What you need to know about an online MBA degree
Heading back to school after years in the workforce means your life will shift dramatically. Getting a master’s degree is a demanding experience, especially if you plan to study business administration. You might find you need a set strategy to make the most of your studies, both in terms of how you plan to succeed while in school and what you hope to gain after graduation. Here’s what you need to know about obtaining your Master of Business Administration (MBA) online:
An MBA helps you switch careers
If you have doubts that an MBA can help you achieve an exciting new career, you may be inspired by the number of people who managed to switch industries after obtaining theirs. The Graduate Management Admission Council, makers of the GMAT, surveyed 14,651 graduate school alumni of all ages regarding their post-college careers. The council found 52 percent of them had moved to a new industry. Furthermore, many of these transfers – 39 percent of everyone surveyed – ended up in a profession they never considered before enrolling in school. Their MBA experience opened them up to opportunities they might not have considered or been able to achieve otherwise.
This doesn’t mean you won’t be able to find a job in your chosen field, however. Many respondents, particularly those in finance, energy and health care, found new careers in the exact industries in which they wanted to work.
Additionally, it wasn’t just younger graduates – that is, millennials – who saw such great job opportunities. In fact, 49 percent of the survey’s respondents were in Generation X, while 19 percent were baby boomers. Despite the negative outlook toward the job market and the state of older employees, getting a degree after years in the workplace can show employers you can be a great asset to their businesses.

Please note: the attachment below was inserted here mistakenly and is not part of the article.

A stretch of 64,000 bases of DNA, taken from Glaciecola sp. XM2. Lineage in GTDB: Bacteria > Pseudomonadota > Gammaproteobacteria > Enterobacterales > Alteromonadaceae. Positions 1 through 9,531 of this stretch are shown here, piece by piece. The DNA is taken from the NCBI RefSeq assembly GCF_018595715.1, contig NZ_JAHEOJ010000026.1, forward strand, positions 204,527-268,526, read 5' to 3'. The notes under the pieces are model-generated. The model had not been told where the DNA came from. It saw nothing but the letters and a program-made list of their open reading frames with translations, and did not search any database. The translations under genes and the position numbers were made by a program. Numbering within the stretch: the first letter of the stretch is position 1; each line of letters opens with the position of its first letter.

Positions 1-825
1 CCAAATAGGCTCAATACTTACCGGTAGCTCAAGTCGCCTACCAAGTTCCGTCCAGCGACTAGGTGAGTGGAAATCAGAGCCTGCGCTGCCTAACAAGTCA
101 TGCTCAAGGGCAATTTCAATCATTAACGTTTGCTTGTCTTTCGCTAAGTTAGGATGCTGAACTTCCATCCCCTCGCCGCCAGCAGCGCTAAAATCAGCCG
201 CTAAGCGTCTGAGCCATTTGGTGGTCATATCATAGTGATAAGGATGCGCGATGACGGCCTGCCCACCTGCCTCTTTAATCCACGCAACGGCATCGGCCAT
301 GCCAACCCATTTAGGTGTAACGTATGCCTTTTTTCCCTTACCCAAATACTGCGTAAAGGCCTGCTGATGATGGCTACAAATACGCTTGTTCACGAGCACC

Furthermore, 88 percent of respondents said they were satisfied with their post-graduation jobs and employers. Compare this figure to data from Gallup’s latest State of the American Workplace report, which found only 33 percent of all U.S. employees are engaged at work. The more satisfied you are with your career, the more likely you are to be engaged.
An MBA can be a helpful tool should you wish to change industries; it’s actually one of the most versatile degrees available. While becoming a manager or executive is certainly a reliable option, you can also work as a financial advisor, a business consultant or head of a marketing department.
Should you choose to attend The University of Maryland’s Robert H. Smith School of Business and have a set career in mind, you can choose from five specializations to direct your online graduate school experience:
- • Accounting
- • Finance
- • Information Systems and Business Analytics
- • Marketing
- • Supply Chain Management
You may also choose the General Track if that fits more in line with your educational goals.
However, you may still need to work in your current position while attending graduate school before you can switch to the career of your dreams. Obtaining your degree online may make it easier for you to attend school if you are also currently employed.
Your work experience is an asset, not a hindrance
If you’re worried about returning to school years after acquiring your undergraduate degree, you can rest easy. Spending time in the workforce can help prepare you for a master’s program and allows you to apply your personal experiences to the concepts you’ll study. In fact, many MBA programs recommend prospective students have a few years of work experience before applying for graduate school.
Spending time in the workforce before earning your MBA helps ensure you have the background in basic business concepts that’s necessary for advanced study. In addition, a collection of students with work experience provides a richer learning environment for everyone. Your peers will likely become close collaborators and networking resources throughout your time at school; their individual business-related backgrounds can augment your own knowledge and vice versa.
You will be required to make certain time commitments
While an online program affords more flexibility than a traditional classroom setting, it’s not something you can pursue completely at your own place. There’s still a specific curriculum for you to follow, and each class has its own syllabus and timeline. Many, if not all, of your assignments will have deadlines, and a set exam schedule means you’ll have to be available for tests at specific times.